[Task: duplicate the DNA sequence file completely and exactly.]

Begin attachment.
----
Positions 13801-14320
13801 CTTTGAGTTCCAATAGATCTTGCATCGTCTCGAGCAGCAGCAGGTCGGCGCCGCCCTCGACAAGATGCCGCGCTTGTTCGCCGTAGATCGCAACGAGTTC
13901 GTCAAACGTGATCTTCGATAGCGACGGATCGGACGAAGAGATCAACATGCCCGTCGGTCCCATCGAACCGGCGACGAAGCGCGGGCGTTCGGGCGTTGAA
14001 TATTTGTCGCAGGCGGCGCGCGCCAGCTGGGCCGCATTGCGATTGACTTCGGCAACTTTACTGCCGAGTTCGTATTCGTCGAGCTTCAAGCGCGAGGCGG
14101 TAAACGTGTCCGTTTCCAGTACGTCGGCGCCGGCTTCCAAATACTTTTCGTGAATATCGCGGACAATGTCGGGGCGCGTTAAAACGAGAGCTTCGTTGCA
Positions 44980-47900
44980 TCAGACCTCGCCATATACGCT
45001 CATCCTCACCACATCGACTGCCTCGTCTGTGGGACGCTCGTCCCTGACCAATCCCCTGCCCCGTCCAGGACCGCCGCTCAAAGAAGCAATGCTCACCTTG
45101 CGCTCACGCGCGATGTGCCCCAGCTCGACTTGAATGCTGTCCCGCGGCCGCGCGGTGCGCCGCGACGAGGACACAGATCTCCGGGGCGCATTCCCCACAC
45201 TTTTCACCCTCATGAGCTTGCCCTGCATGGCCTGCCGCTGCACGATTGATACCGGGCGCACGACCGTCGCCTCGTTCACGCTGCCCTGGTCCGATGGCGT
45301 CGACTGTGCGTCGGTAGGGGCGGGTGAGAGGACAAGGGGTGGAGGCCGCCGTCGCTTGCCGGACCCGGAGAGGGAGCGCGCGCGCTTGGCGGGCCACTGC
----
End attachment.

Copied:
Positions 13801-14320
13801 CTTTGAGTTCCAATAGATCTTGCATCGTCTCGAGCAGCAGCAGGTCGGCGCCGCCCTCGACAAGATGCCGCGCTTGTTCGCCGTAGATCGCAACGAGTTC
13901 GTCAAACGTGATCTTCGATAGCGACGGATCGGACGAAGAGATCAACATGCCCGTCGGTCCCATCGAACCGGCGACGAAGCGCGGGCGTTCGGGCGTTGAA
14001 TATTTGTCGCAGGCGGCGCGCGCCAGCTGGGCCGCATTGCGATTGACTTCGGCAACTTTACTGCCGAGTTCGTATTCGTCGAGCTTCAAGCGCGAGGCGG
14101 TAAACGTGTCCGTTTCCAGTACGTCGGCGCCGGCTTCCAAATACTTTTCGTGAATATCGCGGACAATGTCGGGGCGCGTTAAAACGAGAGCTTCGTTGCA
Positions 44980-47900
44980 TCAGACCTCGCCATATACGCT
45001 CATCCTCACCACATCGACTGCCTCGTCTGTGGGACGCTCGTCCCTGACCAATCCCCTGCCCCGTCCAGGACCGCCGCTCAAAGAAGCAATGCTCACCTTG
45101 CGCTCACGCGCGATGTGCCCCAGCTCGACTTGAATGCTGTCCCGCGGCCGCGCGGTGCGCCGCGACGAGGACACAGATCTCCGGGGCGCATTCCCCACAC
45201 TTTTCACCCTCATGAGCTTGCCCTGCATGGCCTGCCGCTGCACGATTGATACCGGGCGCACGACCGTCGCCTCGTTCACGCTGCCCTGGTCCGATGGCGT
45301 CGACTGTGCGTCGGTAGGGGCGGGTGAGAGGACAAGGGGTGGAGGCCGCCGTCGCTTGCCGGACCCGGAGAGGGAGCGCGCGCGCTTGGCGGGCCACTGC